While much of the attention in Washington on Monday was on President Obama's controversial pick of former Sen. Chuck Hagel for defense secretary, the president's nominee for CIA director could face his own share of resistance from Congress.
To lead the nation's premier intelligence agency, the president picked White House counterterrorism adviser John Brennan, a 25-year veteran of the CIA and someone Obama described as "one of my closest advisers."
But like Hagel, Brennan has attracted criticism from both sides of the aisle. From the left -- and from some on the right -- he's faced complaints for years that he was too close to controversial CIA programs like the enhanced interrogation techniques that some call torture. That issue led Brennan to withdraw his name from consideration for CIA director back in 2008.
Among Republicans, there is lingering bad blood over his clashes in early 2010 about the administration's handling of would-be Christmas Day bomber Umar Farouk Abdulmutallab. Brennan was accused of playing the role of political attack dog at the time, taking to the media to criticize those lawmakers questioning the decision to read the suspect his Miranda rights shortly after he was captured.
In February 2010, then-Sen. Kit Bond called for Brennan's resignation.
On top of that, Brennan has a history of controversial comments that could re-surface during his Senate confirmation process.
In May 2010, during a speech at the Center for Strategic and International Studies, called jihad a "legitimate tenet of Islam." The technical, broadest definition of jihad is a "struggle" in the name of Islam and the term does not connote "holy war" for all Muslims. Brennan, then, argued it would be "counterproductive" for the United States to use the term, as it would "play into the false perception" that the "murderers" leading war against the West are doing so in the name of a "holy cause."
Before that, during a February 2010 speech in New York, Brennan referred to Jerusalem by its Arabic name, Al-Quds. "In all my travels the city I have come to love most is Al-Quds, Jerusalem, where three great faiths come together," he said.
During the same speech, Brennan also defended a 20 percent recidivism rate among Guantanamo detainees as not "that bad."
In the near-term, Brennan's history with controversial CIA programs could cause the most turbulence for the nominee as he enters the confirmation process.
"The Senate should not move forward with his nomination until all senators can assess the role of the CIA -- and any role by Brennan himself -- in torture, abuse, secret prisons and extraordinary rendition during his past tenure at the CIA, as well as can review the legal authorities for the targeted killing program that he has overseen in his current position," Laura W. Murphy, director of the ACLU's Washington Legislative Office, said in a statement released Monday.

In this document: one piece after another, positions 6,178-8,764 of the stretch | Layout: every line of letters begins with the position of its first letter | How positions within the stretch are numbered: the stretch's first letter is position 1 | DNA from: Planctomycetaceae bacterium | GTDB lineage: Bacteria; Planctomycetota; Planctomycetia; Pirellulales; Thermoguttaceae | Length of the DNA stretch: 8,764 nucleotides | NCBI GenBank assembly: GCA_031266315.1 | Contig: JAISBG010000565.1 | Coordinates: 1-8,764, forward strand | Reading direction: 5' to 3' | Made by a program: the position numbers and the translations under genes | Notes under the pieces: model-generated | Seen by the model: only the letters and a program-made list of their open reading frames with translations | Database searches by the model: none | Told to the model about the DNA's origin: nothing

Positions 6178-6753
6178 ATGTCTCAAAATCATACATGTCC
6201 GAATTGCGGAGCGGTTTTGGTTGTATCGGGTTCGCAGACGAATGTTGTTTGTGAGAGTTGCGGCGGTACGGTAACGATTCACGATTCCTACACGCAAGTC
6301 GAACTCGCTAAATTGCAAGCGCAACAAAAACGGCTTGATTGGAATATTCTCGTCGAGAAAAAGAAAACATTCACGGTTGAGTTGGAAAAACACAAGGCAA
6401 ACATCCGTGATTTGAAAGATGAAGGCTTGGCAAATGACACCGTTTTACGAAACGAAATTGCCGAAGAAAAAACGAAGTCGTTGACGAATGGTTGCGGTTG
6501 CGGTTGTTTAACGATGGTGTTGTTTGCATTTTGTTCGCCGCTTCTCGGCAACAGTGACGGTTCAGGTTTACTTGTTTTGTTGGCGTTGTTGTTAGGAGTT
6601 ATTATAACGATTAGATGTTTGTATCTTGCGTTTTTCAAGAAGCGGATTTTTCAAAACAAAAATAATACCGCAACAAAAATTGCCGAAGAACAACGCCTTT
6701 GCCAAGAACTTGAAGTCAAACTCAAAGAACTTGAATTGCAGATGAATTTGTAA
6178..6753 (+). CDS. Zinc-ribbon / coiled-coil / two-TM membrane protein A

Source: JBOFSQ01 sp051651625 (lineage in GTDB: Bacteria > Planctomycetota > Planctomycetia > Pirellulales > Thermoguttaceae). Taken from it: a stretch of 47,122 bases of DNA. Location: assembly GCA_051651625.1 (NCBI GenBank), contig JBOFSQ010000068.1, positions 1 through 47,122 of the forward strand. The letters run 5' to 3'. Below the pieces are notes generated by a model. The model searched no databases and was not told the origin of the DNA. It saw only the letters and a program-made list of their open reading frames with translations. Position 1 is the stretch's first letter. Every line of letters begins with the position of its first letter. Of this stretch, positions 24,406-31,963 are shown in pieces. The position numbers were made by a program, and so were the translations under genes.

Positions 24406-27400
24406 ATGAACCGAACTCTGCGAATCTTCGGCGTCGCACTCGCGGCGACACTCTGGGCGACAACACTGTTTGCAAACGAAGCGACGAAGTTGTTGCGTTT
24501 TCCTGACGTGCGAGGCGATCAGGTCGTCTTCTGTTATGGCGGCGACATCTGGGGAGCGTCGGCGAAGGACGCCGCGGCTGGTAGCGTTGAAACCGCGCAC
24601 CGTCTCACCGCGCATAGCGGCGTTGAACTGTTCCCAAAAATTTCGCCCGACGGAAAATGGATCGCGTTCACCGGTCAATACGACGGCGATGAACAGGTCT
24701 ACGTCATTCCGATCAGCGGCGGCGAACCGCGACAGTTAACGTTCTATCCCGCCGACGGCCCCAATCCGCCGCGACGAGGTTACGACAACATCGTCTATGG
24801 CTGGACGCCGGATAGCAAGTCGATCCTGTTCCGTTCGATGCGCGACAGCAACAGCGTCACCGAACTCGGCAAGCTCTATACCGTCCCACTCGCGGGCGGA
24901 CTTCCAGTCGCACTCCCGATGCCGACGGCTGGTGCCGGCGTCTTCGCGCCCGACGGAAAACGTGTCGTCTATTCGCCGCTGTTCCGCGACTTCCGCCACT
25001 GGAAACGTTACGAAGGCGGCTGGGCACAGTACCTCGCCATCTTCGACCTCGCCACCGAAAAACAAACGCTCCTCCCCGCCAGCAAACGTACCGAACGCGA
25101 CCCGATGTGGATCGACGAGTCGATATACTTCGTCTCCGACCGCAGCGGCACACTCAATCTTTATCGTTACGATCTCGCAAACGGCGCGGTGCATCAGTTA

Sen. John McCain, R-Ariz., who is adamantly opposed to waterboarding and other "enhanced" interrogation techniques, also raised concerns about the Brennan nomination.
"I appreciate John Brennan's long record of service to our nation, but I have many questions and concerns about his nomination to be director of the Central Intelligence Agency, especially what role he played in the so-called enhanced interrogation programs while serving at the CIA during the last administration, as well as his public defense of those programs," McCain said, adding that he will consider Brennan's record "very closely."
Brennan has walked a tightrope when it comes to the Bush-era interrogation programs. He has denounced waterboarding as torture. But at the same time, he has defended the overall interrogation program as producing life-saving intelligence.
"There (has) been a lot of information that has come out from these interrogation procedures that the agency has in fact used against the real hardcore terrorists. It has saved lives," he told CBS News in November 2007.
White House officials say the issue is moot at this point because Brennan helped put an end to the "enhanced" techniques. He was on board as Obama's counterterrorism adviser from the very start of his presidency.
Asked Monday about Brennan's role in devising those techniques, White House Press Secretary Jay Carney said: "It is this president who banned torture as one of his first acts in office. And he has implemented that policy and many others with the remarkably capable assistance of John Brennan."
Obama described Brennan as "one of the hardest-working public servants I've ever seen."
Beyond the interrogation program issue, Brennan's defense of the administration in the wake of the Christmas Day bombing attempt could resurface during the confirmation process.
Republicans at the time accused the administration of negligence for reading the suspect his Miranda rights within hours of his arrest, claiming valuable intelligence about Al Qaeda in Yemen was lost for good.
Brennan returned fire in early 2010 with a scathing op-ed in USA Today, writing that "politically motivated criticism and unfounded fear-mongering only serve the goals of al-Qaeda."
Given Brennan's track record over the last four years, a former senior intelligence official questioned whether he could successfully recast himself as neutral -- or whether the appointment would further politicize the CIA's role.
Fox News' Catherine Herridge contributed to this report.